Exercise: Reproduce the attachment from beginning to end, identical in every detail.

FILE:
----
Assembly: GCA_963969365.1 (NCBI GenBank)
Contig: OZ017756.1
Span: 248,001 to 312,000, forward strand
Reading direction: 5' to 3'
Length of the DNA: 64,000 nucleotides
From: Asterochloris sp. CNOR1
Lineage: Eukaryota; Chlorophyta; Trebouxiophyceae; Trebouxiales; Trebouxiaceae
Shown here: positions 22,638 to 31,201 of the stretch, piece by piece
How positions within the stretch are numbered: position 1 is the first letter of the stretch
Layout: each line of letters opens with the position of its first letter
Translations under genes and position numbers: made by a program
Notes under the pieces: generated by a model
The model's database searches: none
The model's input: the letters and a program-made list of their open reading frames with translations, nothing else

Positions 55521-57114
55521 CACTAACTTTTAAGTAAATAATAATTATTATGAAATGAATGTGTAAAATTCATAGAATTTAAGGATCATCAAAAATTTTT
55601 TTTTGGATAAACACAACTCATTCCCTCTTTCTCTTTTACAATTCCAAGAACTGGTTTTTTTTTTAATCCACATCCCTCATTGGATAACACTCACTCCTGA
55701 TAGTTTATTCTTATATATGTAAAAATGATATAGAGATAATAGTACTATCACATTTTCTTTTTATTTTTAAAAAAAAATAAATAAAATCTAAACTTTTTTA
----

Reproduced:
Assembly: GCA_963969365.1 (NCBI GenBank)
Contig: OZ017756.1
Span: 248,001 to 312,000, forward strand
Reading direction: 5' to 3'
Length of the DNA: 64,000 nucleotides
From: Asterochloris sp. CNOR1
Lineage: Eukaryota; Chlorophyta; Trebouxiophyceae; Trebouxiales; Trebouxiaceae
Shown here: positions 22,638 to 31,201 of the stretch, piece by piece
How positions within the stretch are numbered: position 1 is the first letter of the stretch
Layout: each line of letters opens with the position of its first letter
Translations under genes and position numbers: made by a program
Notes under the pieces: generated by a model
The model's database searches: none
The model's input: the letters and a program-made list of their open reading frames with translations, nothing else

Positions 55521-57114
55521 CACTAACTTTTAAGTAAATAATAATTATTATGAAATGAATGTGTAAAATTCATAGAATTTAAGGATCATCAAAAATTTTT
55601 TTTTGGATAAACACAACTCATTCCCTCTTTCTCTTTTACAATTCCAAGAACTGGTTTTTTTTTTAATCCACATCCCTCATTGGATAACACTCACTCCTGA
55701 TAGTTTATTCTTATATATGTAAAAATGATATAGAGATAATAGTACTATCACATTTTCTTTTTATTTTTAAAAAAAAATAAATAAAATCTAAACTTTTTTA